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Twice in the past couple of weeks I’ve needed to solve this problem:

We have content provided as individual displayable pages, but we need a document for those pages to refer to, with a table of contents so that a user can navigate between them. In one case it was a set of articles in a journal issue, in another it was entries in an encyclopedia. I solved both of these problems with the same general XSLT structure, so I thought I’d write it up for others to use.

You will need:

  • Some xml documents representing parts of a whole, including some identifying information for their source
  • XSLT 2.0’s doc() and doc-available() functions, pointing at your destination directory
  • A standardized file naming and xml structure convention for your source document
  • An ordering mechanism for your individual chapters

Determining the source URI and title

You’ll need the source URI while you’re processing your individual chapter, so you can insert a connection to the new source document, such as a dc:source element. Put this value in a top-level variable, we’ll want it later.

<!-- at top of stylesheet -->
<xsl:variable name="source-uri">/<xsl:value-of

<!-- in document meta -->
<dc:source uri="{$source-uri}">

<xsl:apply-templates select="/document/metadata/parent-title">


Processing the chapter

Whether you are creating a new source document or updating an existing one, you want the current chapter to appear in the source document’s Table of Contents. Create a new variable that contains the full reference item as needed in your XML format.

<xsl:variable name="content-ref">
<toc-entry uri="{/document/@uri}" sort="{/document/@sort}">
<title><xsl:apply-templates select="/document/metadata/title"/></title>

Creating the source document

Now we need to have the XML create the source document. We only want to do this if the document doesn’t exist yet, so this is where we use doc-available(). And since we want to write to the file regardless, we want to save the new file to a variable.

<xsl:variable name="source-document">
<xsl:when test="not(doc-available($source-uri))">
<document uri="{$source-uri}">

<xsl:apply-templates select="/document/metadata/parent-title">

<!-- any other source information from the document -->
<xsl:copy-of select="$content-ref"/>
<xsl:otherwise><!-- see below --></xsl:otherwise>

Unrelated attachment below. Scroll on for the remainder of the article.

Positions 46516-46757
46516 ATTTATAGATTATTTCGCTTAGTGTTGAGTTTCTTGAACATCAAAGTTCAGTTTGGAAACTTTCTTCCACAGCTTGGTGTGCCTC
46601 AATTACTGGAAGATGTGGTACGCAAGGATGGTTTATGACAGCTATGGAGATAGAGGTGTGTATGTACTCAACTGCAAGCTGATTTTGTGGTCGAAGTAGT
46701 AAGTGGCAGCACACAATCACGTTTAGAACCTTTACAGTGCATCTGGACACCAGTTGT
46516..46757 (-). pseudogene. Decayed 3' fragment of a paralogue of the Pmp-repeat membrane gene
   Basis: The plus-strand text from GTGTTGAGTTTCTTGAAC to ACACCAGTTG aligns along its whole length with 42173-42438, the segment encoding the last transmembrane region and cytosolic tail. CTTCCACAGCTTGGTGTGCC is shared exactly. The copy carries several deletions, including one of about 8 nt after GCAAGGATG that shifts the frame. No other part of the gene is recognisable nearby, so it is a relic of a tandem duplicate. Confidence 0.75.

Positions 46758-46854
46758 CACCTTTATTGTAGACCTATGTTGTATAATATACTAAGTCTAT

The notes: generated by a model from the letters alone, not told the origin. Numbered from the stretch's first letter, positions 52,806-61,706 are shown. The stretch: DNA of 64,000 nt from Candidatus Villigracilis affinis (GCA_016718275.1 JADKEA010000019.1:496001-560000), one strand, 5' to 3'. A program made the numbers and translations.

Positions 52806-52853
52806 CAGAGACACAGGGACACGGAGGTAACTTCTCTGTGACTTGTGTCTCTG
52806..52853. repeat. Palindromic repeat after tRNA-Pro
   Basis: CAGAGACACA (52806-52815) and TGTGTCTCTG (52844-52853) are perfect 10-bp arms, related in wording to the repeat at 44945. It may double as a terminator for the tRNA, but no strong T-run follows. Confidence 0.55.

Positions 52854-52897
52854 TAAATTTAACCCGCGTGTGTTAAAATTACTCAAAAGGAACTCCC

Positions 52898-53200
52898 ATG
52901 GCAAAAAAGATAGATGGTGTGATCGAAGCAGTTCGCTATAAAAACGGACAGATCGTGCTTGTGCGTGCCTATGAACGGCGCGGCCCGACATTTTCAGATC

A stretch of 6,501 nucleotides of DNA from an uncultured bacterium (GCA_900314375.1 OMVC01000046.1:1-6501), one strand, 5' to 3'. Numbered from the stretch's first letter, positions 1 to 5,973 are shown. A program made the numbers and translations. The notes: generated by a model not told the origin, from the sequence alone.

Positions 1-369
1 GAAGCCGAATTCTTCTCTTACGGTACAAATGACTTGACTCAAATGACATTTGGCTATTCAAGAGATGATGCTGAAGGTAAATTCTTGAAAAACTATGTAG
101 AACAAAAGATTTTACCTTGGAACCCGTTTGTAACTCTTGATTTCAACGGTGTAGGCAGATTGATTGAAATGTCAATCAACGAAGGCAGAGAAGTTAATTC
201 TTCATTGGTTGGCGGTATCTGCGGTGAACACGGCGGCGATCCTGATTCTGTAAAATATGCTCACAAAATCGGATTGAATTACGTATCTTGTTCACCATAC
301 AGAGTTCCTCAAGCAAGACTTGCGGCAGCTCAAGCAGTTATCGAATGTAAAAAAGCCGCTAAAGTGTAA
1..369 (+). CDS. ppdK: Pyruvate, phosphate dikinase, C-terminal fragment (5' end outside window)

Updating the table of contents

This works great for the first file you process, but we want this source document to refer to each of the documents. So in the cases where the source document exists, we want to update it. We’ll use a copy template for most of the file, then some specific code to deal with the table of contents.

<!-- into the xsl:otherwise area above -->
<xsl:apply-templates select="doc($source-uri)" mode="insert-content-ref">
<xsl:with-param name="content-ref" select="$content-ref"/>

<!-- after that template -->
<xsl:template match="@*|node()" mode="insert-content-ref">
<xsl:param name="content-ref"/>
<xsl:apply-templates select="@*|node()" mode="insert-content-ref">
<xsl:with-param name="content-ref" select="$content-ref"/>

<xsl:template match="toc" mode="insert-content-ref">
<xsl:param name="content-ref"/>
<xsl:copy-of select="./toc-entry[@sort &lt; $content-ref//@sort]"/>
<xsl:copy-of select="$content-ref"/>
<xsl:copy-of select="./toc-entry[@sort &gt; $content-ref//@sort]"/>

Note that this replaces any toc-entry elements that have the same @sort as our $content-ref. This is good, because it allows reloads of the content not to continually inflate the TOC entry. It does require that the sort keys are unique, which is good practice anyway.

Writing the file

Once you have the new version of the source file, whether newly created or updated, you’ll want to write it. This is simple, since it’s stored as a variable.

<xsl:result-document href="{$source-uri}">
<xsl:copy-of select="$source-document"/>

 Limitations of this process

The XSL provided will certainly need to be updated to match your individual situation. More significantly, if new content is processed in which a chapter is removed, or the sort key is changed, spurious documents may remain in the source document unless it is removed and completely recreated. This also relies on storing that source document in memory as a variable. That should not be a problem, unless that document is truly huge.

Tags: documents, Processing, programming, XML, xsl, xslt,

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